Award-winning chef-patron Pascal Canevet of the iconic Maison Bleue in Bury St Edmunds shares a classic French recipe
Spring is such an inspirational time for me with our countryside bursting with vibrant colours, playful lambs and ploughed fields full of promise. These delightful French macarons add a pop of colour to your plate and make the perfect petit-four for spring entertaining. Their pretty pastel colours are evocative of spring with fresh delicate flavours.
With every dish I always try to bring a little twist of flavour, add a little of my style, and I think you’ll love the unique flavour of delicate macaron, a taste that transports me to childhood and happy carefree days.
Tiny edible violas and golden leaves add a touch of glamour and make these little macarons simply divine – you’ll fall in love with each mouthful. Like clouds of flavour they are light, adorable and enticing.
I buy my edible flowers from a local supplier, here I use violas but blue cornflowers, borage and sweet williams, when in season, would also work. Based in Thetford, The Horticulture Industry Scheme is a non-profit, social enterprise producing edible flowers for high-end restaurants across the UK. Wherever possible I like to select excellent produce from across East Anglia.
For a delicious match made in heaven, pair with a glass of Blanquette de Limoux or a nice medium dry Riesling.
PRETTY FRENCH MACARON
130g ground almonds
225g icing sugar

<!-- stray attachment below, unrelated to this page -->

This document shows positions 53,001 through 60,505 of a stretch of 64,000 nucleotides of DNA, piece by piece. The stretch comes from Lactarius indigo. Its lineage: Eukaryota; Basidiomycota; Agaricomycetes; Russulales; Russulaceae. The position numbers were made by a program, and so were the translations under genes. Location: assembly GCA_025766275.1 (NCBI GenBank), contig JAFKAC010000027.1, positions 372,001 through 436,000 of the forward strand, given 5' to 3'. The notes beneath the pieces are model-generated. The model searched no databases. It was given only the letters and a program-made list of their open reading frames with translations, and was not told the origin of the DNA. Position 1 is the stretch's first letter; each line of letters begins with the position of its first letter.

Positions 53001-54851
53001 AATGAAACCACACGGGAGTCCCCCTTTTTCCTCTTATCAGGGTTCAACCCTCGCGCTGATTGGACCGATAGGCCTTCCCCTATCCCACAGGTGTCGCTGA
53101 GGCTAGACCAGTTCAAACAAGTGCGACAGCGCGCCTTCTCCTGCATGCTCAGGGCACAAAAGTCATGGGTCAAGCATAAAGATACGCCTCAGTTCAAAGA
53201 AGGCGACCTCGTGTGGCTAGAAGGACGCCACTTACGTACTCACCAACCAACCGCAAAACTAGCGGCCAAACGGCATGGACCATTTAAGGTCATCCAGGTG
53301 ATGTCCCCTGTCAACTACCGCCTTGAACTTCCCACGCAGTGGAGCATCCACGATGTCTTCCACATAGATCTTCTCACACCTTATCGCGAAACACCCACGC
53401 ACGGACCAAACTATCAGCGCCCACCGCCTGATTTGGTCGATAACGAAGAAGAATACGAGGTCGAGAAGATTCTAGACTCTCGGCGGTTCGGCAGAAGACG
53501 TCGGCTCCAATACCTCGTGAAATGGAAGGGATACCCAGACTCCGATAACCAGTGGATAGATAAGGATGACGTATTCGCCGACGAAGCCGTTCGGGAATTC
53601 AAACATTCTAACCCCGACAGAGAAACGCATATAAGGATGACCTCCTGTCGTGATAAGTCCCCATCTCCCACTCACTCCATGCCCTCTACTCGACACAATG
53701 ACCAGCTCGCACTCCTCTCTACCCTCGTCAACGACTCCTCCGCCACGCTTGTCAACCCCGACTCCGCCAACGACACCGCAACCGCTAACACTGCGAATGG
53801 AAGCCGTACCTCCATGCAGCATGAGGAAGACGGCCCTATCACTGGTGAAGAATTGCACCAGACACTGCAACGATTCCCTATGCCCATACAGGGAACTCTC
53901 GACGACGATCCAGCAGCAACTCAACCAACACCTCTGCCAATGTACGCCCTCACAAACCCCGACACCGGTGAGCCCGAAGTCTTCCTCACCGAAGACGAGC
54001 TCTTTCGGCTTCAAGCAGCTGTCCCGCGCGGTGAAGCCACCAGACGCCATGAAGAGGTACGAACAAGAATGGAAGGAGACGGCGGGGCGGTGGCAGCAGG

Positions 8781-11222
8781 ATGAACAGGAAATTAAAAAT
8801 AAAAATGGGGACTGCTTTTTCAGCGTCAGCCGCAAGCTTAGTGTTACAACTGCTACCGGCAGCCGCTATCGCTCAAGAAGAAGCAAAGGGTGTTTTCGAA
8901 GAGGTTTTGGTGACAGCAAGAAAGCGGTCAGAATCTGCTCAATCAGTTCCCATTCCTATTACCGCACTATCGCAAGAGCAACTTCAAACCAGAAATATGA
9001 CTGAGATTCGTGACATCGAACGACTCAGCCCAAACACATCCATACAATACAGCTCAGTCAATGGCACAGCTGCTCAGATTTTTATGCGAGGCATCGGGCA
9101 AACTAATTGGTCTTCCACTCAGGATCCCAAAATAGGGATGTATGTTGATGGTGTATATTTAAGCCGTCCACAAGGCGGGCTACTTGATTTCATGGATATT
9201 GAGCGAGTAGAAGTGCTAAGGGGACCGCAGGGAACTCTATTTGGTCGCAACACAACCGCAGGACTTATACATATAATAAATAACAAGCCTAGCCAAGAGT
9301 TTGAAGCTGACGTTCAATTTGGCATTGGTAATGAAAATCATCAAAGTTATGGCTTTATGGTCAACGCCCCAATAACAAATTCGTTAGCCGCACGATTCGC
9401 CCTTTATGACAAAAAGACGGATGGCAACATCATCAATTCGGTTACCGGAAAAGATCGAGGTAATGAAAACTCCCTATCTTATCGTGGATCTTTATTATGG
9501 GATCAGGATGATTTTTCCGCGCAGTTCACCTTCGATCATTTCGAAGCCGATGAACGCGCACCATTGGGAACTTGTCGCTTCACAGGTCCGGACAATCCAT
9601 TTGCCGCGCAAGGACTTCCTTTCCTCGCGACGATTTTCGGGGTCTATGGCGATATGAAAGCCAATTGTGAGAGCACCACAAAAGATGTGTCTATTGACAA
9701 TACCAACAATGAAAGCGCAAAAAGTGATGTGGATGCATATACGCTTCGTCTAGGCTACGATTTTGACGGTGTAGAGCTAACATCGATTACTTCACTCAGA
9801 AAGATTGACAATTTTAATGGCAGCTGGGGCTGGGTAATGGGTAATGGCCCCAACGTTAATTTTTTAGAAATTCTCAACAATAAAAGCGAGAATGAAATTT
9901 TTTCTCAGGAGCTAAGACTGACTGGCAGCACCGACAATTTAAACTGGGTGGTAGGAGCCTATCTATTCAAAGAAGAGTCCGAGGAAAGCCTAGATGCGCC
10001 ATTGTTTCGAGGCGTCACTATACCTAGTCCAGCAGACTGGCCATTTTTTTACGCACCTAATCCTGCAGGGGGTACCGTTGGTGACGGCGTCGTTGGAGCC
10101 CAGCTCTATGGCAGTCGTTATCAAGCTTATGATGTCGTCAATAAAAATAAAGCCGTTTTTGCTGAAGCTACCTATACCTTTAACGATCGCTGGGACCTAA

115g egg whites, aged overnight
60g caster sugar
For the white chocolate filling:
250g whipping cream
115g white chocolate buttons
1 gelatin leaf
Mix the ground almonds and icing sugar together in a bowl then sift through. Set aside.
In a large clean, dry bowl, whip the egg whites on medium speed until foamy. Increase the speed and gradually add granulated sugar. Continue to whip to stiff peaks—the whites should be firm and shiny.
With a flexible spatula, gently fold in the icing sugar and ground almonds into the egg whites. The mixture should be glossy and smooth.
Cover baking sheets with baking paper. Fit a piping bag with a 1cm round tip. Pipe the mixture into 3cm diameter circles onto the baking sheets. Tap the underside of the baking sheet to remove air bubbles. Let dry at room temperature for 1 or 2 hours to allow skins to form.
Bake, in a 140°C oven for 15 minutes. Open the oven door every 5 minutes for 20 seconds to stop humidity from building up.
Remove the macarons from oven and transfer onto a cooling rack. When completely cool, gently slide a metal spatula underneath to remove from the parchment. The macarons can be stored in an airtight container for two days, or frozen.
White chocolate filling:
Soak the gelatin leaf in cold water for at least 4 minutes.
Place the white chocolate into a heatproof bowl. In a deep pan, bring the cream to a boil. Pour the cream over the chocolate and stir well. Add the gelatin. Stir continuously until the chocolate and the gelatin are completely dissolved. Refrigerate until ready to use.
Gently sandwich the macarons with chocolate filling. Add edible flowers for decoration, et voila!
Pascal Canevet is chef chef-patron of award-winning Maison Bleue, an intimate fine-dining restaurant serving a modern French menu.
Churchgate Street, Bury St Edmunds.